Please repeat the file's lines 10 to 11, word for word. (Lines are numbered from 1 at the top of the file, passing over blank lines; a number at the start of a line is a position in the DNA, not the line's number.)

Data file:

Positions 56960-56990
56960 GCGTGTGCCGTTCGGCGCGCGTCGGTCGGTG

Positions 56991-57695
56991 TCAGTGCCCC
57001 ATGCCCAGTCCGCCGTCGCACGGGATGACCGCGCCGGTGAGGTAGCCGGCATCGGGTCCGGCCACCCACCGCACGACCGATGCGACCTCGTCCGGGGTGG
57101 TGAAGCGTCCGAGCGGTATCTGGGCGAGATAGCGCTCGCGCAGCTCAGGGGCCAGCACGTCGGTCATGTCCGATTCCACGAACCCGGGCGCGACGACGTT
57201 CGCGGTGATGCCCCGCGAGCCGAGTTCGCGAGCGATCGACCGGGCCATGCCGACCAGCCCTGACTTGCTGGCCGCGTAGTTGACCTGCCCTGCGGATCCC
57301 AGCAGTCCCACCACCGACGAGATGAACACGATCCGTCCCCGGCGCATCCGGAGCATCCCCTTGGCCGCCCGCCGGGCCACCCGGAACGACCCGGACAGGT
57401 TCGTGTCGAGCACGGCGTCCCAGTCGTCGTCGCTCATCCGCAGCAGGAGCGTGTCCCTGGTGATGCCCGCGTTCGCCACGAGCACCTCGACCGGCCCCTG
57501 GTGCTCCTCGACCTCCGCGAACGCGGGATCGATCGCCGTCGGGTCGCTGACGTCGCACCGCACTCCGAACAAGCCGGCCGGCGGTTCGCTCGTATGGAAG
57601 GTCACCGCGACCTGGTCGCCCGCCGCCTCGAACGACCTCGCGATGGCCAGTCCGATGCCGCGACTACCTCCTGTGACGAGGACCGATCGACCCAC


57501 GTGCTCCTCGACCTCCGCGAACGCGGGATCGATCGCCGTCGGGTCGCTGACGTCGCACCGCACTCCGAACAAGCCGGCCGGCGGTTCGCTCGTATGGAAG
57601 GTCACCGCGACCTGGTCGCCCGCCGCCTCGAACGACCTCGCGATGGCCAGTCCGATGCCGCGACTACCTCCTGTGACGAGGACCGATCGACCCAC